Noor Sandhu (M.Ed., Music & Music Education)
Published in Convocation
Life before TC
Born in India to parents who met while working in the hotel industry, Sandhu subsequently lived and went to school in Nepal and China. As she recounted in her commencement speech, she experienced the British education system in India and Nepal, American in Beijing, and International Baccalaureate programs at the Shanghai American School.
The strength of the American system, she believes, lies not in its ability to impart knowledge but instead in how it teaches students to apply – and question – what they learn. Teachers in the American system, in turn, learn “how to educate, shape, mentor—engage in process with their students,” and to “fight for the education you want your students to have.”
A singer of opera and other classical music, Sandhu holds a bachelor’s degree in music from Sarah Lawrence College and a master’s in classical vocal performance from the Manhattan School of Music. She came to TC to learn how to teach voice.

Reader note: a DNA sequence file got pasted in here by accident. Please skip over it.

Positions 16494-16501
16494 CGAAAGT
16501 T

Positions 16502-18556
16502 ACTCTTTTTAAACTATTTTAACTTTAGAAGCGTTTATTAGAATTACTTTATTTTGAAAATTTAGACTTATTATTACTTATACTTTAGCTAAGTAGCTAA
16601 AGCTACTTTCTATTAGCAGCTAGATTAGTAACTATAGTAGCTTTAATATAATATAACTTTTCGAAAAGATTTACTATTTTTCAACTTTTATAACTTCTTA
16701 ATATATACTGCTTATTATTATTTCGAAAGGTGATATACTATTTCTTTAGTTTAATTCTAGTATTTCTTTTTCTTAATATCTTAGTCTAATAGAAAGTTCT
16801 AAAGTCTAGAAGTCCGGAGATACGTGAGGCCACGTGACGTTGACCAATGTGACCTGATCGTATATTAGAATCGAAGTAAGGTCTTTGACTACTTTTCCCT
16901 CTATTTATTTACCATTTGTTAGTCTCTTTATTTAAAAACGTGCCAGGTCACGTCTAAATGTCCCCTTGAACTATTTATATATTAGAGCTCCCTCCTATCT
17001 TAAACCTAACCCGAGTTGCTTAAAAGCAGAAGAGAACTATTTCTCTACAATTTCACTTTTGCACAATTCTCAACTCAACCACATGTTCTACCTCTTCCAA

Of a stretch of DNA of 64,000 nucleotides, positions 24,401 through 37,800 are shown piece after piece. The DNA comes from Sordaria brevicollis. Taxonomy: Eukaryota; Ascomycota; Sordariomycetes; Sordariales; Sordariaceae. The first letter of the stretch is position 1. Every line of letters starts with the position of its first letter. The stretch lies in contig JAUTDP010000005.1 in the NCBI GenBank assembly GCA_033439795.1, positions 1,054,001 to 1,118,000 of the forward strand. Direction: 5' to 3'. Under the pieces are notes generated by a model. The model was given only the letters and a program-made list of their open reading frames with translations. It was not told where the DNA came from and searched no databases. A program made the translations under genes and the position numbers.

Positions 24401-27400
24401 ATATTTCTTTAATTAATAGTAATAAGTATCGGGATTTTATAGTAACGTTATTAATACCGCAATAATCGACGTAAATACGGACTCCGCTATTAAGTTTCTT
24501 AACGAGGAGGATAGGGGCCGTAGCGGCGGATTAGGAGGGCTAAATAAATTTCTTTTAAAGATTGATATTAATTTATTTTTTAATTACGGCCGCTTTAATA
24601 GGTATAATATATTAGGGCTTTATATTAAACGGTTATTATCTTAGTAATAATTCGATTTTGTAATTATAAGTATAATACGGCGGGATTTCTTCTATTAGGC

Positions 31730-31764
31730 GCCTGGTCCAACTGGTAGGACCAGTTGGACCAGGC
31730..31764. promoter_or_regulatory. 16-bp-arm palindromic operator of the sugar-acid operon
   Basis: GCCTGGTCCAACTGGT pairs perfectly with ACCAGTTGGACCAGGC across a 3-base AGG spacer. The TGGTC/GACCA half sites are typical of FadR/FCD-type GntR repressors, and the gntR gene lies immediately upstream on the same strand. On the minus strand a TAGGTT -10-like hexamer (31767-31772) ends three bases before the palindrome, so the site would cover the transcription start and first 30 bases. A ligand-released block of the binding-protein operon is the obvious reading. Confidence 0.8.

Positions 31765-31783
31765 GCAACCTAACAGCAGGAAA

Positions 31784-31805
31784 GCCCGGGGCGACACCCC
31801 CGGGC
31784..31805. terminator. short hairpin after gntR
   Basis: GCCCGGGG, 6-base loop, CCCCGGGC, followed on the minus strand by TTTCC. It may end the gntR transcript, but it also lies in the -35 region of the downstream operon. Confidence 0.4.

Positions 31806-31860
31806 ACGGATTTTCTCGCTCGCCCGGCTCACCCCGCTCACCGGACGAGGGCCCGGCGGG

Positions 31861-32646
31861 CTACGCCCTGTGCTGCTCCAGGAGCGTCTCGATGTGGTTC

In one TC class in music education, Sandhu and her classmates—all pre-service teachers and musicians—had to create an exercise for their students in playing a piece of music without using standard notation. Initially they were stumped, but eventually they created a lesson using drawings, arrows, letters and squiggly lines. “TC teaches you to use whole different aspects of your brain,” Sandhu says. “It teaches you to move outside your comfort zone, which I think is crucial.
“I love the TC vibe, the messiness and the scramble of study that encourages this risk-taking and continued questioning, so we don’t accept things at face value just because they’ve been done before, just because someone says we have to. We are exposed to this kind of environment in our classrooms so we know how to shape it and craft it in our own classrooms when we leave.”
Sandhu’s next stop: teaching K-5 music in an American International school in Abu Dhabi.